How to fit an ATE or Girling Porsche 944 brake booster to an e30

One of the problems with swapping in a modern 24 valve power plant into the e30 chassis is that the factory brake booster will not clear the intake manifold on BMW M5x/S5x engines. Several options are available to remedy this, including slotting or redrilling the firewall to move the factory booster over, running no booster at all, and retrofitting a dual chamber BMW booster from an e32. However, the Porsche booster is among the most attractive options because it yields reasonable brake assist with no change of binding, and it works with the existing e30 master cylinder. The 944 boosters are easy to find in your local junkyard or scrapyard making this an economical option.

The first thing you need to know about this retrofit is that 944 boosters come in two flavors – one version is produced by ATE and the second by Girling. The BMW clevis must be threaded onto a 10×1.5mm threaded rod; unfortunately the Girling rod is 12mm, meaning the thread must be ground down to approximately 10mm before threading while the ATE comes from the factory in a 10mm diameter, making the ATE booster a more attractive option. Once this minor, and I do stress minor, issue is resolved, the Porsche booster is a direct swap onto the e30 chassis. Here’s my how-to guide!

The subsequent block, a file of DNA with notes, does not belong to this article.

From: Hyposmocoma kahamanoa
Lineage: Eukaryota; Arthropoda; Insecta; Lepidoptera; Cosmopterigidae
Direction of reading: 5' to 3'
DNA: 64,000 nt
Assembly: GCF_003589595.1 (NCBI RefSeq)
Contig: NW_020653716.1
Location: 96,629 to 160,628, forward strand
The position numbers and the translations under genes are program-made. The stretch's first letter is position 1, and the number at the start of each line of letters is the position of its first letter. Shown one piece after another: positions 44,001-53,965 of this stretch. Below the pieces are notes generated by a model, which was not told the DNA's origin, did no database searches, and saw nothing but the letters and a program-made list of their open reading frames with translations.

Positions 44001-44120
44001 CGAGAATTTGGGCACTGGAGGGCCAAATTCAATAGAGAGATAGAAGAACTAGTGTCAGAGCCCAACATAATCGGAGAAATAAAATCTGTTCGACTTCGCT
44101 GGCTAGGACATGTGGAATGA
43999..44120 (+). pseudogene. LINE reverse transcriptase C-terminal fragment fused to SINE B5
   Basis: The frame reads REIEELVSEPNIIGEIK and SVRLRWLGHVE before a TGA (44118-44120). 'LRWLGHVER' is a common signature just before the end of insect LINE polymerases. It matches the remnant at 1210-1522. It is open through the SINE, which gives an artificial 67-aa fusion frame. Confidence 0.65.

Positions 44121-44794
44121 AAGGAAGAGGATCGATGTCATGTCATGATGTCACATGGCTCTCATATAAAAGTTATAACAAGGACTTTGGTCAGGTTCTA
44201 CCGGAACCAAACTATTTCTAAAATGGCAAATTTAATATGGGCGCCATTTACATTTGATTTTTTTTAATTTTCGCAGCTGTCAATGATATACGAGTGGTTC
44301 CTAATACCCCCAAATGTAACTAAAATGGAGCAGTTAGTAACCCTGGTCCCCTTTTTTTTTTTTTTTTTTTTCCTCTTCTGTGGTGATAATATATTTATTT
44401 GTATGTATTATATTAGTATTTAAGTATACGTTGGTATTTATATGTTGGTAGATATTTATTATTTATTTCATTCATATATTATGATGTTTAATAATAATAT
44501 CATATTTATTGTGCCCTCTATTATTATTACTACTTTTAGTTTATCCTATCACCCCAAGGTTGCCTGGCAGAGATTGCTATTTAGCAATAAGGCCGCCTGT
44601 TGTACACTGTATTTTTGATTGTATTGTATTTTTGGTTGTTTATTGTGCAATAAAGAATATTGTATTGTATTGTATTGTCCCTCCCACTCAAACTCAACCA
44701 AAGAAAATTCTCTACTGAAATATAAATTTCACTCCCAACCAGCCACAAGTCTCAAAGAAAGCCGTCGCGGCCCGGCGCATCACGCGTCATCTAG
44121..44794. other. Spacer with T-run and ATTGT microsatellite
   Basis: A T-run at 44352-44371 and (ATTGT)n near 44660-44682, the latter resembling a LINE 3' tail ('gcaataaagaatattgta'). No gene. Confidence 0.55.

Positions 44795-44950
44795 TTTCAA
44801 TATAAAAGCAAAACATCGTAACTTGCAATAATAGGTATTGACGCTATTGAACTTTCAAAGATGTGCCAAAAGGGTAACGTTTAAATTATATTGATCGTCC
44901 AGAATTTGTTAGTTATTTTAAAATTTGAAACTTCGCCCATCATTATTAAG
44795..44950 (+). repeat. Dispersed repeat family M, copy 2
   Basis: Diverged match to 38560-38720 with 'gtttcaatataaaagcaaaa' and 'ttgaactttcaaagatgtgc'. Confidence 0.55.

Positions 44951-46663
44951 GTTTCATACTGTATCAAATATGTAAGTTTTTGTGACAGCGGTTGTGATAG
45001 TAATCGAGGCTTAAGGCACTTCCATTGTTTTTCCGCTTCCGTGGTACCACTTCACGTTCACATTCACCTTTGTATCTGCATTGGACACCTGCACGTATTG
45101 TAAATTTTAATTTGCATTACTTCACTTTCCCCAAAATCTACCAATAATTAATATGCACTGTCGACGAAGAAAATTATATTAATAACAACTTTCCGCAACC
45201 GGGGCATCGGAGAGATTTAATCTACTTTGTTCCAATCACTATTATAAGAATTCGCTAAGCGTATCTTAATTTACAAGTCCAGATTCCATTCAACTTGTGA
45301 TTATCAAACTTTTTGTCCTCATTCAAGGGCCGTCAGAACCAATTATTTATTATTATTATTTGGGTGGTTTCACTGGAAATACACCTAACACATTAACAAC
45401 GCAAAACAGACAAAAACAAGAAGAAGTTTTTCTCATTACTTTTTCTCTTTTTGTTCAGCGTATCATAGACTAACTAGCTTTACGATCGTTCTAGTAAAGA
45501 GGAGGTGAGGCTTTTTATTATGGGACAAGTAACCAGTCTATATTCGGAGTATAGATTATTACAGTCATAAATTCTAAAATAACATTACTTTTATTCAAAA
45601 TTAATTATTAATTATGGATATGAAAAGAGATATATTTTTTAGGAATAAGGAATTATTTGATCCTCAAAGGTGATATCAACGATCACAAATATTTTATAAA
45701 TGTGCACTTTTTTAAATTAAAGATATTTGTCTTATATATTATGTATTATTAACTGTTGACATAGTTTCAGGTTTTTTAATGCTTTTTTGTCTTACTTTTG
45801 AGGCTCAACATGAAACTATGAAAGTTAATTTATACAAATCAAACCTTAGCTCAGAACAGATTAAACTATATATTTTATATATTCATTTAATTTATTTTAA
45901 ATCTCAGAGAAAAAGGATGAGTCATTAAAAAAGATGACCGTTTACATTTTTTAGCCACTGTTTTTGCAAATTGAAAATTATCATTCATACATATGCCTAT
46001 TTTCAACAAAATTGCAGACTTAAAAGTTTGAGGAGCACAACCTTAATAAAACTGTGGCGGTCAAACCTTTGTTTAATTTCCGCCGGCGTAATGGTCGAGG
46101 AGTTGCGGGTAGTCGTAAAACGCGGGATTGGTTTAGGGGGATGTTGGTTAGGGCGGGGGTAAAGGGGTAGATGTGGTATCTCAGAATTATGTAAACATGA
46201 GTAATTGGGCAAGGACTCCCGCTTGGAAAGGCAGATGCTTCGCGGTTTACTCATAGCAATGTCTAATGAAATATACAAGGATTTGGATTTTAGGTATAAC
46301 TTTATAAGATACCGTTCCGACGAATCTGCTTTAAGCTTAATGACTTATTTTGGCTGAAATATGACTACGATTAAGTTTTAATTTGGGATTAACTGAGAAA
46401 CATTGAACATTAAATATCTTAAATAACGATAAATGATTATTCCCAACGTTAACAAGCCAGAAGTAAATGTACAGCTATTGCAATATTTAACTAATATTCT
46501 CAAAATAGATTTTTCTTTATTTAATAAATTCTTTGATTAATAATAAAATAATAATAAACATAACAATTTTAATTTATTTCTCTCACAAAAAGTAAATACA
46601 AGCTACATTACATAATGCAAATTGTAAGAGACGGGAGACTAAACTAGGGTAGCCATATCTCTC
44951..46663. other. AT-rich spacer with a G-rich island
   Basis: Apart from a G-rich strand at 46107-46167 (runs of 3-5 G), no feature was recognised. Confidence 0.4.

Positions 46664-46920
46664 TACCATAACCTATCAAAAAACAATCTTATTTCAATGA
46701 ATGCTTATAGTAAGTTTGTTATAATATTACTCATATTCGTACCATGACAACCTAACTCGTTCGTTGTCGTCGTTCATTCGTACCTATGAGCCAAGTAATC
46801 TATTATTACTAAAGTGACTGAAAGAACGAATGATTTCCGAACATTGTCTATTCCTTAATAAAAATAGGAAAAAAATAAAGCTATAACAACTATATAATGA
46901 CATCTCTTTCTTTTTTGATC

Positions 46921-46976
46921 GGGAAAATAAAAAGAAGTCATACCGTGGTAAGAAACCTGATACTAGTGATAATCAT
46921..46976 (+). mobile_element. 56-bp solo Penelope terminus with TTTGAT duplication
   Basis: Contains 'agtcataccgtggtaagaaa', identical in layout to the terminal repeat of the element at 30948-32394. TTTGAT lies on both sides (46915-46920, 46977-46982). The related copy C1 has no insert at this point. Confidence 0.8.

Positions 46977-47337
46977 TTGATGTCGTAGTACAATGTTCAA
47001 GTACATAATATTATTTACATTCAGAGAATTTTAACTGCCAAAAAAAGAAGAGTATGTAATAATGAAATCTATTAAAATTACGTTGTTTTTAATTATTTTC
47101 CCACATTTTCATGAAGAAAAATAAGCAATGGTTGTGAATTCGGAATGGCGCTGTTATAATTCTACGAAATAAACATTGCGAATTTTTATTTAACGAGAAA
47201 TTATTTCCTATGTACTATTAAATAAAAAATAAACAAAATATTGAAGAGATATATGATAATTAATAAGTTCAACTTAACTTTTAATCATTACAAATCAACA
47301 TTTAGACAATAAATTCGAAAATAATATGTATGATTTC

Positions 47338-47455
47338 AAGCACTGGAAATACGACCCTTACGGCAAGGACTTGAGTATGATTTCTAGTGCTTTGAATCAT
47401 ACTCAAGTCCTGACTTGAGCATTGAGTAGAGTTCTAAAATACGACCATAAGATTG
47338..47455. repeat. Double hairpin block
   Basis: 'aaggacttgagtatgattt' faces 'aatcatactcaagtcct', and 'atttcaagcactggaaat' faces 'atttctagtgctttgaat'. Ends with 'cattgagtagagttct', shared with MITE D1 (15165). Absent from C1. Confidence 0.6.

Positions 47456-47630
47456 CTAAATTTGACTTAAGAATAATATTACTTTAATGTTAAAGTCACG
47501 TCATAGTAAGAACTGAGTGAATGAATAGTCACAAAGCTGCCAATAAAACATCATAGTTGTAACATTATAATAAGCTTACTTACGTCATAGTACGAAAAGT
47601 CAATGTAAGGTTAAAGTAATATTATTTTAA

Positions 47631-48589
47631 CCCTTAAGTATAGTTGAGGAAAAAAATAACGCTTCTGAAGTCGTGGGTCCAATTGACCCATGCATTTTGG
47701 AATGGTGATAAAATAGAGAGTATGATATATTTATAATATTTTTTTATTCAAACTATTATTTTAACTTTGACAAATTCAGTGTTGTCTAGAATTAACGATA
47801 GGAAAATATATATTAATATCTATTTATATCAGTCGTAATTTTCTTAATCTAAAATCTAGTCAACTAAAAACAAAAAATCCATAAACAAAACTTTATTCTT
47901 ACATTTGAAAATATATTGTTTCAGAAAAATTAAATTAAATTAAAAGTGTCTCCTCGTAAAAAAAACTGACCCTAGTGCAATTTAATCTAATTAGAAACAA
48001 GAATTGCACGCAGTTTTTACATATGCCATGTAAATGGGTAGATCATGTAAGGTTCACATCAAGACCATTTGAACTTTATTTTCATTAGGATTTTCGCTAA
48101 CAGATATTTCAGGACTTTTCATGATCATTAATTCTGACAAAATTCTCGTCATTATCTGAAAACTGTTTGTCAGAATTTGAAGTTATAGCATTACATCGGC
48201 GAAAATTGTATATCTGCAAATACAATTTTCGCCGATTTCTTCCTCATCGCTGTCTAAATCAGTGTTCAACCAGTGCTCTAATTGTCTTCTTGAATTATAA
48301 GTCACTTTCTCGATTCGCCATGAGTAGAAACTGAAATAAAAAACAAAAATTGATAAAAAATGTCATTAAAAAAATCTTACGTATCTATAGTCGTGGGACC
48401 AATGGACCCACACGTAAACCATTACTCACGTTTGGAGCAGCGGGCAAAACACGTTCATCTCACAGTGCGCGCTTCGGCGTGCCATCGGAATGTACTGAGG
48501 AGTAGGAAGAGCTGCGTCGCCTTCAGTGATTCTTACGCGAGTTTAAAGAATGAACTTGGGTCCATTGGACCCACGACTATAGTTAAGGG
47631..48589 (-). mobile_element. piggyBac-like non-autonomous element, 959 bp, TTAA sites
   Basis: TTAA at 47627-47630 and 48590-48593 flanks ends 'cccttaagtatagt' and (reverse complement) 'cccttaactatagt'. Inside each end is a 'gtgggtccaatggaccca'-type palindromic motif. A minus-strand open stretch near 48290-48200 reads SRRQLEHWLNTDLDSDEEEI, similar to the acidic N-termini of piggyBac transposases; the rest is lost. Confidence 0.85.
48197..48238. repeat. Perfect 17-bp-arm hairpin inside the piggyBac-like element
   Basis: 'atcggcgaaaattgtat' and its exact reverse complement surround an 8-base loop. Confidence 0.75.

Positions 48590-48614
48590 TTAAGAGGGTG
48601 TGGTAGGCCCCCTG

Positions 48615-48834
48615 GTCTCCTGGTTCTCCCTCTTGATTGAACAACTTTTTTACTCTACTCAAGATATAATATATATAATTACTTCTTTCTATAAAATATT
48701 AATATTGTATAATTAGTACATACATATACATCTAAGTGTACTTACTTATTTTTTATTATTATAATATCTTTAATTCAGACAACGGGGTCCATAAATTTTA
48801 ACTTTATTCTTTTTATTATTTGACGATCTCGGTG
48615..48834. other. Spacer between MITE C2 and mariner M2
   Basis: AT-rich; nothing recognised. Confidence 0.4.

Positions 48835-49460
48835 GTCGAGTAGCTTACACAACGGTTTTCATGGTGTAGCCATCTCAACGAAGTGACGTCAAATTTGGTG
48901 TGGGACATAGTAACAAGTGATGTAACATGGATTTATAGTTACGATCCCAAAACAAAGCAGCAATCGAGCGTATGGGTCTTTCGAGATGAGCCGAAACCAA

Before you get started, you’ll need a 10×1.5mm die. I got mine in a set from sears for $14.99 and it worked great. Note the sears’ die will need the wrench too which is not included with the die set – you’ll either need to buy it seperately or get the whole tap & die kit. I already had a standard tap and die set with the wrench so I opted to get the metric die set only. (Interesting side note – the old tap & die set underneath was made in the USA while my new die set was made in china )Craftsman metric die set


A die like this should do the trick if you won’t use a set.

Champion ST-10×1.5mm Speedthreader M10 by 1.5mm HSS Die Permanently Integrated In Handle With Self-Centering Guide


Here’s a freshly pulled 944 booster with the funky extension installed. It’s held on by four 13mm nuts. Remove these and save them for later.Porsche 944 brake booster extension

I measured where the jam nut was at on the e30 and transferred the measurement to the 944 booster. This lets you know how far down the rod needs to be ground and threaded.

Porsche brake booster rod with clevis


Now you’ll need to remove the 944 clevis and jam nut. I found it impossible to remove by holding the rod with a 10mm wrench. Instead, I inserted a bolt through the clevis, held the bolt with the vice, and loosened the jam nut with an adjustable wrench. [no pics]

***If you have an ATE booster, you can skip the grinding section***

After this is done, it is time to grind down the rod. A bench grinder will do fine, but I clamped an angle grinder into a vice as I thought it was easier to work with. I clamped a pair of vice grips below where I was grinding and used them to turn the shaft while grinding.Angle grinder clamped in a vice